Irish Catholic hospitals may have to remove religious symbols

Catholic hospitals in Ireland may have to remove crucifixes and other religious symbols from rooms with non-Catholic patients.

A new report issued last Thursday by former European Union official Catherine Day focused on the relationship between the Irish state and Church-run hospitals.

There are twelve Catholic hospitals in the Republic of Ireland, all of which receive state funding.

The report said, “A number of people who responded to the consultation felt that the religious ethos of an organization was apparent in its décor, through the presence of chapels, religious icons, logos and posters.

“While not directly related to the range or delivery of services, we recommend that organizations should be cognisant of the impact of décor on patients/service users and strive to ensure that their personal preferences in this regard are met to the greatest extent possible.”

Irish Prime Minister Leo Varadkar says the report won’t force hospitals to remove religious symbols from the public areas of their facilities.

“It’s not a campaign from the Government or anyone around removing cribs or crucifixes or statues of Our Lady – that’s not what’s going to happen.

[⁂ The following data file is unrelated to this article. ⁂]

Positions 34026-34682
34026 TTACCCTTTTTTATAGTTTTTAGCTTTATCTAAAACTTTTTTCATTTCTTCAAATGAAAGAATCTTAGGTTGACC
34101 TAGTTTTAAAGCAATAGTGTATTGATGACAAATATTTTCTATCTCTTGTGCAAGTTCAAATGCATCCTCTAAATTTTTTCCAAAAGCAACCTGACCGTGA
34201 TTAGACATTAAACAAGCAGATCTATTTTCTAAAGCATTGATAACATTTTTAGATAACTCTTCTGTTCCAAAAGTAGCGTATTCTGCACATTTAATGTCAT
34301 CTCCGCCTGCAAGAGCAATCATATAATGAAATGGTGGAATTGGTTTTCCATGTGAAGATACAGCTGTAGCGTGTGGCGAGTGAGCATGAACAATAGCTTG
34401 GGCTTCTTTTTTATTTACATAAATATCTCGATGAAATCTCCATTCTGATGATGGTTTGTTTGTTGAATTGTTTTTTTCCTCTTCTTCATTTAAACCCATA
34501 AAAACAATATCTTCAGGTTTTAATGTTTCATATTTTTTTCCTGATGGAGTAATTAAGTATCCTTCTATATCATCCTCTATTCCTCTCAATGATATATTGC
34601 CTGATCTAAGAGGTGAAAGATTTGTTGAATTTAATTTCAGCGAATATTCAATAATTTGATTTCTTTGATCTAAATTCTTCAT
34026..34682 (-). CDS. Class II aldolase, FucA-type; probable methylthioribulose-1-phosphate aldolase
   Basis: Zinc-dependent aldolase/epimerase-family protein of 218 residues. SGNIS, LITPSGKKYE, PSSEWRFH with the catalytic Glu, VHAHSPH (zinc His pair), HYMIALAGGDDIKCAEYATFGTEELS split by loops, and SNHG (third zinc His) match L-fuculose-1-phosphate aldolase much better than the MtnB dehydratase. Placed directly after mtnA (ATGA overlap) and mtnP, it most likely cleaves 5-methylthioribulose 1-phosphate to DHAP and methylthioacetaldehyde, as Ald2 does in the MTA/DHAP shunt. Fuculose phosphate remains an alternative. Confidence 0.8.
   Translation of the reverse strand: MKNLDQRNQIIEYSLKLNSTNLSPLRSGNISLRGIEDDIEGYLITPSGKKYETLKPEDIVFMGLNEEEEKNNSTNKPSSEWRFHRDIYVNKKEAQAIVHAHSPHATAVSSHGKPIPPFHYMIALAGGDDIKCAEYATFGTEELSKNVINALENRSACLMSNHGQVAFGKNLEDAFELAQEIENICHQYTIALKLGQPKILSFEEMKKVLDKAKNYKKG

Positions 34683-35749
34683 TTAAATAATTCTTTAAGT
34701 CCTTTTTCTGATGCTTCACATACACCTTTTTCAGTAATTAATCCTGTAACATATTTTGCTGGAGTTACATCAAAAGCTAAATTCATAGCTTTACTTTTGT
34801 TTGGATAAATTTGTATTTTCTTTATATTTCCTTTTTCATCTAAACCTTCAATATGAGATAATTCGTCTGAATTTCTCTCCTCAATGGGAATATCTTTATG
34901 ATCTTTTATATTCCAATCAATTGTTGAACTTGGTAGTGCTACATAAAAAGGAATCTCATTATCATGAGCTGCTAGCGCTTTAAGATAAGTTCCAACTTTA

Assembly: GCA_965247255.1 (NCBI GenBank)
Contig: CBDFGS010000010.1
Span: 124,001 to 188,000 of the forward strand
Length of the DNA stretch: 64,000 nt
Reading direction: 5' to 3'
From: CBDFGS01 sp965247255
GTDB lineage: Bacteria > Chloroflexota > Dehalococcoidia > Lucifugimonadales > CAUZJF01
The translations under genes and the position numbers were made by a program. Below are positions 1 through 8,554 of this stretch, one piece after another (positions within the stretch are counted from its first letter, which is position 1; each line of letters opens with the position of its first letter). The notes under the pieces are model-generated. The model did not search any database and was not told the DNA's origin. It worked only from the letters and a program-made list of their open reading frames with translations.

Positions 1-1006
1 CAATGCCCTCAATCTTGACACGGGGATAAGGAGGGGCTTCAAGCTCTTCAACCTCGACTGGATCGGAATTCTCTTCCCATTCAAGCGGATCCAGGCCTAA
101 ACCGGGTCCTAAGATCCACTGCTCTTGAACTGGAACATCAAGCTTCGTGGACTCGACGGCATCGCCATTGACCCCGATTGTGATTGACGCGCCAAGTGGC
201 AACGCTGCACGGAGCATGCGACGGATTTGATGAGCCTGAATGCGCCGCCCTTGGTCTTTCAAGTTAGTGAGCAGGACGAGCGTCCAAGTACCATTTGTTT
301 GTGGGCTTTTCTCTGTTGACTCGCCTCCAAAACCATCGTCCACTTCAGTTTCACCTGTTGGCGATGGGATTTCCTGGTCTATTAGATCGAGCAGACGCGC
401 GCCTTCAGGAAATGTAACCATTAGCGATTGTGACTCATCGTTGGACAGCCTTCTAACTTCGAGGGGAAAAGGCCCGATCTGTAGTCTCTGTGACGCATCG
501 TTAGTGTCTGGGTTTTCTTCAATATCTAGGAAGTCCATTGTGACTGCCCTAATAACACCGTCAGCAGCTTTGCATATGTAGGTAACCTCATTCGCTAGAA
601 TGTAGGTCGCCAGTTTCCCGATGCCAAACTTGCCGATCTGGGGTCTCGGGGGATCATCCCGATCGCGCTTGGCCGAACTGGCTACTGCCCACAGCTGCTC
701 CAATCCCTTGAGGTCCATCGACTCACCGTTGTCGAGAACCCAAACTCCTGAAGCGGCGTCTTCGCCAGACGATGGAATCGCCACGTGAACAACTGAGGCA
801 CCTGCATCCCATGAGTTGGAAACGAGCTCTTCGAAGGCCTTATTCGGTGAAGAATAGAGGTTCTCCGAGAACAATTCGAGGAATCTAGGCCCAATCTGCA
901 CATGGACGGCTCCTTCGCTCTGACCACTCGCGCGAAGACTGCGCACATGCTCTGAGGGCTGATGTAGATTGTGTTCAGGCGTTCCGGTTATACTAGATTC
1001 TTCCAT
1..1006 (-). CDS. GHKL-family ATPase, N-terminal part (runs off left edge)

“But it is a message to charities and voluntary bodies that do run hospitals and schools just to have regard to these things,” he says.

“It is the 21st century, things have changed, a lot of patients, a lot of kids aren’t religious, maybe aren’t Roman Catholic, and the ethos of an institution that’s publicly funded should reflect the public, not just any one section of the public,” Varadkar told the radio station.

Varadkar says he does not believe in banning religious symbols. However, he would like more diversity of those symbols.

“I’d have a crib, I’d have a menorah and something for Eid too. Lots of parish schools recognise that they have children from other traditions.”

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News category: World.

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